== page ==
Chapter 37 - Sam Hildebrand's Confession


Legend of St. Francois County
Reprinted from the County Advertiser by Farmington News Printing Company
September 26, 1979

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Confessions of Sam HILDEBRAND

TYPIST’S NOTE: I have not altered the manuscript at all, including all spelling and punctuation.  The ONLY change I have made is to capitalize all surnames. - BethK

[Military operations for his capture. - Col. BOWEN captures the Cave. - Progress of the
campaign. - Advent of Gov. McCLURG. - The militia called out. - Don Quixote affair at the
Brick Church. - The campaign ended. - Mrs. HILDEBRAND escapes to Illinois. - “Sam” leaves
Missouri. - His final proclamation.]

    My narrative would not be complete without a history of the military operations carried on by authority of the State government for my capture or destruction; yet I must depend almost exclusively upon what my friends told me from time to time as those events were transpiring.

    A few days after the fight at WILLIAMS’, a detective with a dirty face and hair uncombed, riding an old mule, with a pack saddle and blind bridle, went to Big River Mills, and inquired of Dr. KEITH and Samuel B. HERROD where “Sam HILDEBRAND” was, as he was an old “war chum” whom he wanted to assist.  His ragged coat and old hat condemned him at once as a detective, for we were in the habit of dressing well during the war, as our credit was always good while we were well armed.  He failed to elicit any information from them; in fact at this time I was nursing my wounds in the cave, and the dismal scene of my suffering was only visited by the angel of mercy, a kind sister.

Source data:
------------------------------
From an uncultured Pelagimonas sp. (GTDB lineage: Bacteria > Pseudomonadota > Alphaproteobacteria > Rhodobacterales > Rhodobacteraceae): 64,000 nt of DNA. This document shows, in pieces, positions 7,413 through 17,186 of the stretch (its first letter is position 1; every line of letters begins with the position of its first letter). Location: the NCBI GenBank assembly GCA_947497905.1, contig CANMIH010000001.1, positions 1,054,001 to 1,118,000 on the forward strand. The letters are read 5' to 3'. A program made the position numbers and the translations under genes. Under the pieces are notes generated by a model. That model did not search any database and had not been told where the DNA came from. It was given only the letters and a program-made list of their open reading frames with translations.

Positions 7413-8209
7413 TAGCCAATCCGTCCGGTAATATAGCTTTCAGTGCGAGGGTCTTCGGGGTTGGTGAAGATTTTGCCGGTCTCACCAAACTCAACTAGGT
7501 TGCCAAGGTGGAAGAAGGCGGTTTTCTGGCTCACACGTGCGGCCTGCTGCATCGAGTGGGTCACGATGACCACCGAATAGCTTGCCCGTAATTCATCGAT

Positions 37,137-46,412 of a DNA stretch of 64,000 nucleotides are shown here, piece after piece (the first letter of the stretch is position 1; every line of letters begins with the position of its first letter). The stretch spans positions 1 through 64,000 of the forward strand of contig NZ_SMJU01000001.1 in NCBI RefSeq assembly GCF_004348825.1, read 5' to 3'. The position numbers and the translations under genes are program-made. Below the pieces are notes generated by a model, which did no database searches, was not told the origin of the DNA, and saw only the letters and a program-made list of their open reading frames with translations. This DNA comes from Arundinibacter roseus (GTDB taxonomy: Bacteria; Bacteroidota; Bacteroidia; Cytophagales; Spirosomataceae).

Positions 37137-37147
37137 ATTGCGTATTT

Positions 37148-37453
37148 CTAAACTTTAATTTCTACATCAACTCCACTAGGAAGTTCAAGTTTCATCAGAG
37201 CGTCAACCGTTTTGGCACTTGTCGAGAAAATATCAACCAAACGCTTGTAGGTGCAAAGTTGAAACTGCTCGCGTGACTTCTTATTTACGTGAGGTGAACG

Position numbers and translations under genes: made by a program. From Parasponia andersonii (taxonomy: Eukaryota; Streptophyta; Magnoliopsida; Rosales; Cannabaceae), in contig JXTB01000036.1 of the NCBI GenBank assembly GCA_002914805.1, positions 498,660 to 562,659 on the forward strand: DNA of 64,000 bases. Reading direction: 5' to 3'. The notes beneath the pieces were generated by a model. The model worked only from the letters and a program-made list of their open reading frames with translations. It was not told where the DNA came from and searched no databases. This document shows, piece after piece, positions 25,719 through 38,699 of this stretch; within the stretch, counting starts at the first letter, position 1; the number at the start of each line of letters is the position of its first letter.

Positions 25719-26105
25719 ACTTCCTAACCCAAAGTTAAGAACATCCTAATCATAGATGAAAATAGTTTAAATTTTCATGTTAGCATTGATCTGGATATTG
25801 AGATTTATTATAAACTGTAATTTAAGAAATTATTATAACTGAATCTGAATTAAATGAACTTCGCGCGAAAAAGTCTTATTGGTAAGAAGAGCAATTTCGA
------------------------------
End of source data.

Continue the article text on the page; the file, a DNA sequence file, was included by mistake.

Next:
It appears that the Police Commissioner of St. Louis sent Col. BOWEN, McQUEEN, SCHUSTER and WADKINS on a second expedition against me.   They were joined at Irondale by HUGHES, KING, FATCHET and ZOLEMAN; and on Big River by Joe McGAHAN and Dennis O’LEARY.

    Col. BOWEN, with his men, went to the house of my sister on the 21st day of June, just before daylight, and questioned her about where I was.  My sister of course refused to answer any of their questions, but on threatening to hang two of her youngest boys, one of them divulged all that he knew.

William HARRIS Arrested.